DISCUSSION

Angiosarcomas are rare malignant tumor originating from endothelial cells of arteries, veins, and lymphatic channels and are one of the most rare type of human tumors9,20). These tumors constitute less than 1% of all sarcomas which usually locate in the head, face, liver, skin, and soft tissue. Primary and secondary cerebral angiosarcomas have been rarely reported and one study summarized these rare tumors16). Metastatic cerebral angiosarcomas are more frequent than primary angiosarcomas and most often occur in the right atrium. Angiosarcomas of the heart are common cardiac sarcoma. In the previous study of Donsbeck et al.7), angiosarcoma was the second most frequent histological type of cardiac sarcoma and occurred more frequently in men, with a common age of presentation between the third and fifth decades of their lives. Metastatic lesions often manifest prior to the diagnosis of cardiac angiosarcoma13,20). Metastases occur to the lung, liver, central nervous system and bone. This case was a cerebral metastasis from angiosarcoma of the heart manifested by intracerebral hemorrhage.
Radiologically, primary and secondary cerebral angiosarcoma have a frequent tendency of hemorrhage with marked perilesional edema on CT, and MRI may show well-circumscribed areas of hemorrhage with surrounding edema and increased signal intensity with partial contrast enhancement3,11). This is the reason that we misdiagnosed angiosarcoma as a cavernous angioma at the first time and we should concern another intracranial tumor in the consideration of perilesional edema.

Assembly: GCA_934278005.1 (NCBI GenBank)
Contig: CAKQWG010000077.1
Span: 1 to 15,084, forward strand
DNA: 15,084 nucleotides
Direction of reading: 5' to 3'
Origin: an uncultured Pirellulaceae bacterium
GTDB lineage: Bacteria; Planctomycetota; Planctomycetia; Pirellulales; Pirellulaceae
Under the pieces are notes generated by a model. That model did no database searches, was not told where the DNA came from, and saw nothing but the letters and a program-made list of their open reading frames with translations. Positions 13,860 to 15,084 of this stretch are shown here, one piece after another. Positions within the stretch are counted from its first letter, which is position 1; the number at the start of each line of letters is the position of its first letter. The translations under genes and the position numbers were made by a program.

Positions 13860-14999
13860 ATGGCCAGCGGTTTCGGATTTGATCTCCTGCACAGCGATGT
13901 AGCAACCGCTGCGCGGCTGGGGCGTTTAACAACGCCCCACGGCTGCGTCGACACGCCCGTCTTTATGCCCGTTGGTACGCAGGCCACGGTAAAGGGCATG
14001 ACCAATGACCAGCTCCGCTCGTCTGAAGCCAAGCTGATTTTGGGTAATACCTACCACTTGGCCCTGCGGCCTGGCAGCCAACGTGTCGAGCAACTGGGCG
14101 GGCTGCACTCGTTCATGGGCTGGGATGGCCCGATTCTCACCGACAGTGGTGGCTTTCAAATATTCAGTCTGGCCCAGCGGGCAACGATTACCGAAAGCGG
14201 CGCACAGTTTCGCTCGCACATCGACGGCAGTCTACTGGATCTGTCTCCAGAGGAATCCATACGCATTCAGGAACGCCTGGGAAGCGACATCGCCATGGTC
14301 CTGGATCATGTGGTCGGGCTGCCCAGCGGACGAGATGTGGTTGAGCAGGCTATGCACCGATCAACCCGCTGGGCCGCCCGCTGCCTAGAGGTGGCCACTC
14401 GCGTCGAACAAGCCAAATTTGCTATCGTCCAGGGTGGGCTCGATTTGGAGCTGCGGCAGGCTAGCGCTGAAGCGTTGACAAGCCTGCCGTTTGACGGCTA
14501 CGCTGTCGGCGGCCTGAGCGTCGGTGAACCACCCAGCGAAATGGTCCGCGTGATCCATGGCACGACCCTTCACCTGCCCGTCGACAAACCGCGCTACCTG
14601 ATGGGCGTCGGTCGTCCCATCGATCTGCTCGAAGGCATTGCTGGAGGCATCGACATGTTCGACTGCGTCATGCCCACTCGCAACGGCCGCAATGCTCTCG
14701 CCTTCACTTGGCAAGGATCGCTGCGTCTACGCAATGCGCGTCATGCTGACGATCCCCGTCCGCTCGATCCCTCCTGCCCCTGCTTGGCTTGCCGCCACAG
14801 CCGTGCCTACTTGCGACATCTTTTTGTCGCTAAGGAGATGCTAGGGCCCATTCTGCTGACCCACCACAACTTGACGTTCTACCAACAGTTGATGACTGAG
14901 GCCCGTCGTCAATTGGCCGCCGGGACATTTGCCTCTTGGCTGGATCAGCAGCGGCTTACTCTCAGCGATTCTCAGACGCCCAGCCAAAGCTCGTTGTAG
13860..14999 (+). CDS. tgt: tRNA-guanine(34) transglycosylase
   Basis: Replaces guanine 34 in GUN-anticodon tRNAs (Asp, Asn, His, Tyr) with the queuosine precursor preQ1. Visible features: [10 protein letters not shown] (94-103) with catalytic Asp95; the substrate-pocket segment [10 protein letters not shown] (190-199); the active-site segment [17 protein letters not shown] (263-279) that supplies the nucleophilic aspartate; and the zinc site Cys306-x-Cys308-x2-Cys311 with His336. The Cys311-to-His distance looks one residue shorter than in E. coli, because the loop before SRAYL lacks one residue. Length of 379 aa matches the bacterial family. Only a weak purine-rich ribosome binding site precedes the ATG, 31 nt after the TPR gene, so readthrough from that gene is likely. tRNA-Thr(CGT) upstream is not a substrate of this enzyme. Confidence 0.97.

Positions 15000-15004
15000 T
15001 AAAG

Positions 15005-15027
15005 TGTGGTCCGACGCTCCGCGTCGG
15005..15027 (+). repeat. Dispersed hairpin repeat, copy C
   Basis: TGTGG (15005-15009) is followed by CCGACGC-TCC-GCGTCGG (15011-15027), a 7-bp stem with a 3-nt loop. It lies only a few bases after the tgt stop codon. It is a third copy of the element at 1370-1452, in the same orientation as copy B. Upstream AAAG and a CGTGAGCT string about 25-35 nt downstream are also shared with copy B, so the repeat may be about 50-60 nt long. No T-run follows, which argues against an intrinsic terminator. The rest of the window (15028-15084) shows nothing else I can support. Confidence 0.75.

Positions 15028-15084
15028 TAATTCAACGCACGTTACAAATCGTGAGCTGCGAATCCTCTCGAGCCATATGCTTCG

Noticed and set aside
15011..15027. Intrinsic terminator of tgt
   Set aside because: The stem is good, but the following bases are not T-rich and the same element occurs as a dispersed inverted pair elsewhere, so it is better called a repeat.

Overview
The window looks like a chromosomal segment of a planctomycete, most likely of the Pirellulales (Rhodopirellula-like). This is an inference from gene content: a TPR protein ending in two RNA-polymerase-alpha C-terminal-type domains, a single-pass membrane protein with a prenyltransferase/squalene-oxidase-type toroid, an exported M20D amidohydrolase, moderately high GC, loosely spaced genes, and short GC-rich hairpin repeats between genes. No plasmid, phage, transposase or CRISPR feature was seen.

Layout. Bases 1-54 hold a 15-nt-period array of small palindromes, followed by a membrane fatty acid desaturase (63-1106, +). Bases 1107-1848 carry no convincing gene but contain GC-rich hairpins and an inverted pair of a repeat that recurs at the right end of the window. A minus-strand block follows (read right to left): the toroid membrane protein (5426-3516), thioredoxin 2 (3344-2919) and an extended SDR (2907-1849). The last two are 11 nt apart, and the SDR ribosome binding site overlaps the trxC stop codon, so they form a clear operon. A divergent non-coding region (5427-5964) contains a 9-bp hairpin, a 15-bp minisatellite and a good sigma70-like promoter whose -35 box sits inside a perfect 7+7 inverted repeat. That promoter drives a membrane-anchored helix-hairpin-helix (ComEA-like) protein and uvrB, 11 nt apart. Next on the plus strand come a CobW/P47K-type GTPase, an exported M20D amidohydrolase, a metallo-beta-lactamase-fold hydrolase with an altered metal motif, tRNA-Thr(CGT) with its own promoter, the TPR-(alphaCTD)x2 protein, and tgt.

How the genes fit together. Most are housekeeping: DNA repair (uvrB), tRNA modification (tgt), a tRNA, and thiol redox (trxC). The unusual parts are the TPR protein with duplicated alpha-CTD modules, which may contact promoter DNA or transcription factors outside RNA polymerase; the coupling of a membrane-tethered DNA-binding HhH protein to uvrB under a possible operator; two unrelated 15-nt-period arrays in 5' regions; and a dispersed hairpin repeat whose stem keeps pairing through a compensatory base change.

The biological behavior of angiosarcomas is not well known because these tumors are rare. After surgical resection of angiosarcoma, chemotherapy and radiation therapy could be useful for the prevention of brain metastasis theoretically. However, once angiosarcomas have metastasized to the brain, chemotherapy is not effective, because useful drugs for treatment of sarcomas do not penetrate the central nervous system effectively8). The outcomes of patients with angiosarcomas in general are poor because these tumors are mostly malignant and aggressive. According to the reported data, the prognoses of cardiac angiosarcoma are poor, and once these have metastasized, the prognoses become worse with a mean survival of 2 to 24 months from the time of detection2). In primary cerebral angiosarcoma, the clinical course is characterized by the rapid onset of symptoms and poor prognosis6,17). This patient also showed the rapid clinical courses. The interval to the newly developed or recurred lesions after operation was three to four weeks. After whole brain radiotherapy (WBRT), the interval to the newly developed lesions was two months. For newly developed lesions, gamma knife surgery was a good treatment modality for local control. Traditionally, sarcoma, renal cell carcinoma and melanoma have been considered as a radioresistant tumors. In the past, brain metastasis from sarcoma were often treated primarily with fractionated WBRT for improving local control and decreasing distant brain failure, but a median survival of 3 months was the usual outcome8). For WBRT, the total dose is 25 to 39 Gy and daily fractions of 3 to 6 Gy are administered. With the invent of stereotaxic radiosurgery, there has been renewed interest in more aggressive management of potentially radioresistant brain metastases4,5,15). Local control rate was 88% for radioresistant tumors, which result was similar to the results reported in other radiosurgery series of brain metastases10,19). Out of radioresistant tumors, stereotaxic radiosurgery was less effective in treating melanoma or sarcoma brain metastases than renal cell carcinoma brain metastases5). In this case, the progression-free survival was 2 months after WBRT and GKS was a good adjuvant treatment modality for newly developed lesions. Even in combined treatment, newly developed lesions rapidly happened with the interval of 6 weeks to 2 months and the cause of death was the aggravation of primary cancer.